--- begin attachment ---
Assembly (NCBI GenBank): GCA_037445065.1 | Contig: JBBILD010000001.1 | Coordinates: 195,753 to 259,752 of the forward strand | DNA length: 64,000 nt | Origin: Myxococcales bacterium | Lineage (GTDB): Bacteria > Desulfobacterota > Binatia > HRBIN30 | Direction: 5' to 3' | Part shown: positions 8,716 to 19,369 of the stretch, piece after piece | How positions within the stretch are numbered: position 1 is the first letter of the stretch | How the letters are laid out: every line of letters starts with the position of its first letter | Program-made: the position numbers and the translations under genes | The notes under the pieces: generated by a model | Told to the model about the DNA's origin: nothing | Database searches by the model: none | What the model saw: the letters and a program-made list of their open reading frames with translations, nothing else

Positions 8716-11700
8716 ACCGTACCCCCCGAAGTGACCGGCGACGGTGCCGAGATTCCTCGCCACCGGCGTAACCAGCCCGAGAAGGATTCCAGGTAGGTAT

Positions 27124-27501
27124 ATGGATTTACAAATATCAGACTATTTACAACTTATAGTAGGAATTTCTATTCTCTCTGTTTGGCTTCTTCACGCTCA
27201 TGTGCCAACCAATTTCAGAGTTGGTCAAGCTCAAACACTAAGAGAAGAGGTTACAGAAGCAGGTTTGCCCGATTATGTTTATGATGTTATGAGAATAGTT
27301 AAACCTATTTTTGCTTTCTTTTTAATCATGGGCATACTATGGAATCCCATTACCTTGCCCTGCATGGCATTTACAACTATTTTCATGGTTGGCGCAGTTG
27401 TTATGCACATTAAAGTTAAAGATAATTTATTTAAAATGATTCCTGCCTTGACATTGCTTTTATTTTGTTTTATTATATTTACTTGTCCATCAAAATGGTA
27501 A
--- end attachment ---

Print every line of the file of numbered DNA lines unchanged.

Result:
Assembly (NCBI GenBank): GCA_037445065.1 | Contig: JBBILD010000001.1 | Coordinates: 195,753 to 259,752 of the forward strand | DNA length: 64,000 nt | Origin: Myxococcales bacterium | Lineage (GTDB): Bacteria > Desulfobacterota > Binatia > HRBIN30 | Direction: 5' to 3' | Part shown: positions 8,716 to 19,369 of the stretch, piece after piece | How positions within the stretch are numbered: position 1 is the first letter of the stretch | How the letters are laid out: every line of letters starts with the position of its first letter | Program-made: the position numbers and the translations under genes | The notes under the pieces: generated by a model | Told to the model about the DNA's origin: nothing | Database searches by the model: none | What the model saw: the letters and a program-made list of their open reading frames with translations, nothing else

Positions 8716-11700
8716 ACCGTACCCCCCGAAGTGACCGGCGACGGTGCCGAGATTCCTCGCCACCGGCGTAACCAGCCCGAGAAGGATTCCAGGTAGGTAT

Positions 27124-27501
27124 ATGGATTTACAAATATCAGACTATTTACAACTTATAGTAGGAATTTCTATTCTCTCTGTTTGGCTTCTTCACGCTCA
27201 TGTGCCAACCAATTTCAGAGTTGGTCAAGCTCAAACACTAAGAGAAGAGGTTACAGAAGCAGGTTTGCCCGATTATGTTTATGATGTTATGAGAATAGTT
27301 AAACCTATTTTTGCTTTCTTTTTAATCATGGGCATACTATGGAATCCCATTACCTTGCCCTGCATGGCATTTACAACTATTTTCATGGTTGGCGCAGTTG
27401 TTATGCACATTAAAGTTAAAGATAATTTATTTAAAATGATTCCTGCCTTGACATTGCTTTTATTTTGTTTTATTATATTTACTTGTCCATCAAAATGGTA
27501 A